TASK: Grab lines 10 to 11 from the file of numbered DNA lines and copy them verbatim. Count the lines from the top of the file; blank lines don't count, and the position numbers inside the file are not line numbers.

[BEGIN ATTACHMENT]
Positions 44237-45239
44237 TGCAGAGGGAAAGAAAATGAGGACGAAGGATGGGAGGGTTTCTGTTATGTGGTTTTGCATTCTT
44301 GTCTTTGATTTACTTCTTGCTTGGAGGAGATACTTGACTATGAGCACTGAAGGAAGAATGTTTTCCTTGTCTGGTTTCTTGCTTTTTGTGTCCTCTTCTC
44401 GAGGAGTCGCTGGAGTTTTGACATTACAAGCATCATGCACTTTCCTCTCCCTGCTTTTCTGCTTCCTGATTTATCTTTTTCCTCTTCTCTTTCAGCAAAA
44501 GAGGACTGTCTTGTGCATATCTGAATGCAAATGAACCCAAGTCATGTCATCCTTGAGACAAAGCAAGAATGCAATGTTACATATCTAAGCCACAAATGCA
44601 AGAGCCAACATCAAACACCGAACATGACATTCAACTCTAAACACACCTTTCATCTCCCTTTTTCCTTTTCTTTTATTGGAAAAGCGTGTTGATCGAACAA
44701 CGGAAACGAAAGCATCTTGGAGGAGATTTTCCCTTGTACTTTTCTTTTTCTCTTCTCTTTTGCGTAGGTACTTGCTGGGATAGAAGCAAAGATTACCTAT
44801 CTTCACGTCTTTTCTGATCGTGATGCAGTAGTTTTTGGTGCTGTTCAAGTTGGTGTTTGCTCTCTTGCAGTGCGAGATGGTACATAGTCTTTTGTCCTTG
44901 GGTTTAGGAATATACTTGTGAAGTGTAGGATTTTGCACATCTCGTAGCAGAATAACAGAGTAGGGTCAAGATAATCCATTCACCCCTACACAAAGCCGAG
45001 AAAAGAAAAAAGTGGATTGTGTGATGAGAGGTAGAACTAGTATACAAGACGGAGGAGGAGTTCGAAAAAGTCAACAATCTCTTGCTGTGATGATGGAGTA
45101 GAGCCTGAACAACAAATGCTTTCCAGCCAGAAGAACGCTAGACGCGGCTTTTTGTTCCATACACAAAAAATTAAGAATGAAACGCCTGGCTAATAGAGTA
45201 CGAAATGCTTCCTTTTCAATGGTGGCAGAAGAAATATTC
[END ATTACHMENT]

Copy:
45001 AAAAGAAAAAAGTGGATTGTGTGATGAGAGGTAGAACTAGTATACAAGACGGAGGAGGAGTTCGAAAAAGTCAACAATCTCTTGCTGTGATGATGGAGTA
45101 GAGCCTGAACAACAAATGCTTTCCAGCCAGAAGAACGCTAGACGCGGCTTTTTGTTCCATACACAAAAAATTAAGAATGAAACGCCTGGCTAATAGAGTA